Recognizing a face

Once we have the image converted to RGB, we compress it to a JPEG ByteBuffer to save network bandwidth. The AWS SDK provides an AmazonRekognitionClient class, and we’re going to call searchFacesByImage by creating a SearchFacesByImageRequest and providing the collection ID, a String that all the face images are assigned to, and the image ByteBuffer. If there are face matches, the results will contain a face ID for each recognized face. The ID is just a generated hash, so to have a meaningful greeting we create a mapping between face ID and employee name in a DynamoDB table. To load the face and name mapping we first declare it using Kotlin’s neat data class declaration:

We then pass the FaceMapping class and the face ID to DynamoDBMapper’s load method and get an object containing the name back, which we’ll pass on to the last step.

Speaking the name

Android’s text synthesis, TextToSpeech, is very easy to set up and use. Just create an instance, set a supported language and call the speak method with a phrase, which in this case is just “Hi {name}”:

We just need to remember to release the native resources of the TTS engine when the app shuts down, but apart from that this is all we need to do to let Wallace speak the name of the person he just recognized.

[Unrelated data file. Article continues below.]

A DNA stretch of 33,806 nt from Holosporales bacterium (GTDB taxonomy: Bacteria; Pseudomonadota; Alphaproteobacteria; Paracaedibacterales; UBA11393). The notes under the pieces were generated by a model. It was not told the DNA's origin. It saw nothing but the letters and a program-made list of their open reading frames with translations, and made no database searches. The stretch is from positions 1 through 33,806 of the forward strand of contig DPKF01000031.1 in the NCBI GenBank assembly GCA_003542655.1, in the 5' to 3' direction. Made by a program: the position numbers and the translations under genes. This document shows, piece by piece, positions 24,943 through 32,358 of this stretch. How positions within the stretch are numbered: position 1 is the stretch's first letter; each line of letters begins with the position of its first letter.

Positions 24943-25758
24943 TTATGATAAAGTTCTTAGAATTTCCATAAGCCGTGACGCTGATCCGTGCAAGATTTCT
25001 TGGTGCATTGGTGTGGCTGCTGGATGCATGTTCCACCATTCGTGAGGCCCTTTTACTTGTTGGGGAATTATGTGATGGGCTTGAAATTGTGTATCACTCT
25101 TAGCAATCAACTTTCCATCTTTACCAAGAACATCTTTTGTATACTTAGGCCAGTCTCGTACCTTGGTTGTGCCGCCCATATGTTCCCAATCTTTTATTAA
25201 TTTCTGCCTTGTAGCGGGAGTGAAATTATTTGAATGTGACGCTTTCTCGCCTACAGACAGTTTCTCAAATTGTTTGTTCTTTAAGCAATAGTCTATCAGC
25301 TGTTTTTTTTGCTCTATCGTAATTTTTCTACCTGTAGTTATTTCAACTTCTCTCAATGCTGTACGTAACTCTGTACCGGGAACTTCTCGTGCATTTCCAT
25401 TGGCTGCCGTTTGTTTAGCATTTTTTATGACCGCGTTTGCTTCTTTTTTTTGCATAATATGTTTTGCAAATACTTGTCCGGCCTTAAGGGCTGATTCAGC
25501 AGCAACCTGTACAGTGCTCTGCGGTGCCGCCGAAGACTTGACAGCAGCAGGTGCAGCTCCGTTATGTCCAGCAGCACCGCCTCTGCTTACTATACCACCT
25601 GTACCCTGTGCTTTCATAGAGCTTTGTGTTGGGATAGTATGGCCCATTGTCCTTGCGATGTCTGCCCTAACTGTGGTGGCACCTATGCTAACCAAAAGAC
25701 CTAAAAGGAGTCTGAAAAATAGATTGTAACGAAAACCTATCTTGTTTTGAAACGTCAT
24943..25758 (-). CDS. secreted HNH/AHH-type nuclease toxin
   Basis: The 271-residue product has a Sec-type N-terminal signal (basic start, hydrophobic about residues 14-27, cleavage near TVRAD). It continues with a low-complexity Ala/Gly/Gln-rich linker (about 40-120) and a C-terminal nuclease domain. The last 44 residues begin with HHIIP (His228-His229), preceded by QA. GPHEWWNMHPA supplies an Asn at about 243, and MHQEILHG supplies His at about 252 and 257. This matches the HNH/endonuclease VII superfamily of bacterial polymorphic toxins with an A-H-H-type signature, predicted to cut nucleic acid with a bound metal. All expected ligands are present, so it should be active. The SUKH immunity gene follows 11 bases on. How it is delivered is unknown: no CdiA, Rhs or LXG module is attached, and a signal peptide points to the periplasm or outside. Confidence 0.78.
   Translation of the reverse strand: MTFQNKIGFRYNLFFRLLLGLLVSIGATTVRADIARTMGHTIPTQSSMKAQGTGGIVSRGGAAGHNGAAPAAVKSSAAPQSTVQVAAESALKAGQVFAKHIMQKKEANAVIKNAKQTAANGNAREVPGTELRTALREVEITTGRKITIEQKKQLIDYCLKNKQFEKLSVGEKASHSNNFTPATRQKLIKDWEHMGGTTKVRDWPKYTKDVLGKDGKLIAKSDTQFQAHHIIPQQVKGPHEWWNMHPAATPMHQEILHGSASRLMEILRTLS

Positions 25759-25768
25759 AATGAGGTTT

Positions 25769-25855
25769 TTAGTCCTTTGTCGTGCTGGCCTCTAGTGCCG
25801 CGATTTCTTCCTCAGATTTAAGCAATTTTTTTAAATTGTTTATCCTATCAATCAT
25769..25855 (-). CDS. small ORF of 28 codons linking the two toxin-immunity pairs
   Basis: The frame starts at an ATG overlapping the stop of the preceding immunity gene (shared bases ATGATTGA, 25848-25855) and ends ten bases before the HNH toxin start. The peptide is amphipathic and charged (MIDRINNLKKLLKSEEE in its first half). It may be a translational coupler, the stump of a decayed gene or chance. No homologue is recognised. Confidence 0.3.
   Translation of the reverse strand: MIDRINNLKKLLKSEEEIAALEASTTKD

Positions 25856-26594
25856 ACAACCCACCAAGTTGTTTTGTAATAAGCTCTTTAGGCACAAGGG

Summary

In this post we’ve given an overview of how an Android Things device can be used to detect and recognize faces.

Google’s Mobile Vision and Amazon’s Rekognition libraries are very convenient to use and get up to speed with. Where we spent most of our efforts was implementing a stable camera interface, and as the camera is quite a resource heavy component, we had to tune the image capture to make sure it let other components of the app run smoothly.

The face recognition feature required us to pull in quite a few libraries, and as we reached the DEX limit we tried multidex and quickly discovered performance degrades which led us to skip multidex and always enable ProGuard.

Stay tuned – in the next part of the Wallace blog post series, we’ll show how to add support for Google Assistant using a custom keyword as the trigger.